Copyright, all rights reserved 2017
This book argues that all societies, from the hunter-gatherers of the Upper Palaeolithic to our current technologically-driven cultures, require sufficiently accurate forms of time-keeping. Where these have not been available, it has resulted in significant challenges relating to the coordination and synchronization of social or collective behaviour.
Monuments like Newgrange and Stonehenge are ‘jewels in the crown’ among British and Irish prehistoric megalithic observatories. While debate continues about the intentions of the builders of these monuments, few now would question that a fundamental interest in astronomy is evident at these sites.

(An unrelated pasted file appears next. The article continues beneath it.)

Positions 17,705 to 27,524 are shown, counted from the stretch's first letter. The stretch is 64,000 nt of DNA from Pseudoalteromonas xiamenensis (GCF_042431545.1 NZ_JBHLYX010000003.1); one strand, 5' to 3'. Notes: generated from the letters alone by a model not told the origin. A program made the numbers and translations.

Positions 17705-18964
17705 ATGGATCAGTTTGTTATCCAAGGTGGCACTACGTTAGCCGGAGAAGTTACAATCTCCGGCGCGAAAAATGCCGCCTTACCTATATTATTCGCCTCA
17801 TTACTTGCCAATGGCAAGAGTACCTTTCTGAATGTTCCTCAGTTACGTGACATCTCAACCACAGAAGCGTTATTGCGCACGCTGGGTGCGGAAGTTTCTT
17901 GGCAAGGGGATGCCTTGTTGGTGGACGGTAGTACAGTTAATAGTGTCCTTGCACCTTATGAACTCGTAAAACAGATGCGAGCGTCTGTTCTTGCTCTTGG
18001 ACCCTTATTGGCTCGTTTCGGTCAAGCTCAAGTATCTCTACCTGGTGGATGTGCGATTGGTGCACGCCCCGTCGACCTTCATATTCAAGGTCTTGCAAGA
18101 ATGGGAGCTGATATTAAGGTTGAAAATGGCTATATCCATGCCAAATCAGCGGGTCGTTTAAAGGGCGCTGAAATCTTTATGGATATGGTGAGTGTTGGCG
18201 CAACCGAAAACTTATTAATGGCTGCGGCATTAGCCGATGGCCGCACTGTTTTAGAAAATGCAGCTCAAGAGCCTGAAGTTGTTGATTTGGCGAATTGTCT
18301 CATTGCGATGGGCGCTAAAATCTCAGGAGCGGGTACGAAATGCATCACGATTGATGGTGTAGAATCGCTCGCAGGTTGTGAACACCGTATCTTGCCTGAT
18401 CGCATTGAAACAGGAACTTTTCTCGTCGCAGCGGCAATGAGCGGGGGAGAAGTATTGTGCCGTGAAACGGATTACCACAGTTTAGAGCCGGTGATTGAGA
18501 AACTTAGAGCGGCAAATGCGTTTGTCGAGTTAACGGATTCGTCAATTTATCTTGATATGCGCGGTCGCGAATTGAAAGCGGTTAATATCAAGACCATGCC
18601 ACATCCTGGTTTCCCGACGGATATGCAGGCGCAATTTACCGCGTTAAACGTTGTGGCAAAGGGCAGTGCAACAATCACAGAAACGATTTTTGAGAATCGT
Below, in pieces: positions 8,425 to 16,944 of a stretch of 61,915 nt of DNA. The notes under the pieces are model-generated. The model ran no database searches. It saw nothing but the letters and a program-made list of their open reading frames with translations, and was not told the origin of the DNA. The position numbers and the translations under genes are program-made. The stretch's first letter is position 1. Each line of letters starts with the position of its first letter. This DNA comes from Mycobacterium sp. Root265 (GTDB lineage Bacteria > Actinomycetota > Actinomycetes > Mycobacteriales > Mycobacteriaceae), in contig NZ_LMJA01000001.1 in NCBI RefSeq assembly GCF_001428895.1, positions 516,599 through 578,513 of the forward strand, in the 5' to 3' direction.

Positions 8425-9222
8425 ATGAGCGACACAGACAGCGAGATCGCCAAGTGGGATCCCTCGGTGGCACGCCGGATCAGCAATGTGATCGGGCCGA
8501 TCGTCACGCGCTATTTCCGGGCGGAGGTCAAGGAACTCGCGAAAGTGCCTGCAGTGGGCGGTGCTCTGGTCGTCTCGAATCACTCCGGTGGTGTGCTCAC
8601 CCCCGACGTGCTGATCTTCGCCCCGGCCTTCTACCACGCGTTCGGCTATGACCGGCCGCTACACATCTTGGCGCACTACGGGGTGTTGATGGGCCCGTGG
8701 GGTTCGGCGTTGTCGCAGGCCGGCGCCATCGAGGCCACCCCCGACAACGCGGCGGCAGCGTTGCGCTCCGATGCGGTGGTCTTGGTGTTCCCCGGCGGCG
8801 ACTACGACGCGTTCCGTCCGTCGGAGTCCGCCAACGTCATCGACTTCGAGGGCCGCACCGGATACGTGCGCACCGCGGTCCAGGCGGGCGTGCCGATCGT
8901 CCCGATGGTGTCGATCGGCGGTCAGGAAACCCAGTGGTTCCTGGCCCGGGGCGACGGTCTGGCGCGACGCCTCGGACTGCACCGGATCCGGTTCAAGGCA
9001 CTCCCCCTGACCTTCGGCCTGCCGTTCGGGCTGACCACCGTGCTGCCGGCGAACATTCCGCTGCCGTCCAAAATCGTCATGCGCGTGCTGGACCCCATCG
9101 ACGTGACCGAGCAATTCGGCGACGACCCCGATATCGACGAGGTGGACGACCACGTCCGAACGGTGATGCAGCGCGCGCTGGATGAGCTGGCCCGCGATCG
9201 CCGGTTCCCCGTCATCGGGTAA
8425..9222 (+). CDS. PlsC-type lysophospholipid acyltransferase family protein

Work by archaeologists, surveyors and archaeo-astronomers has revealed datasets that demonstrate a widely-shared interest in astronomy that was integral to the knowledge and practice of the Neolithic people who built and used them.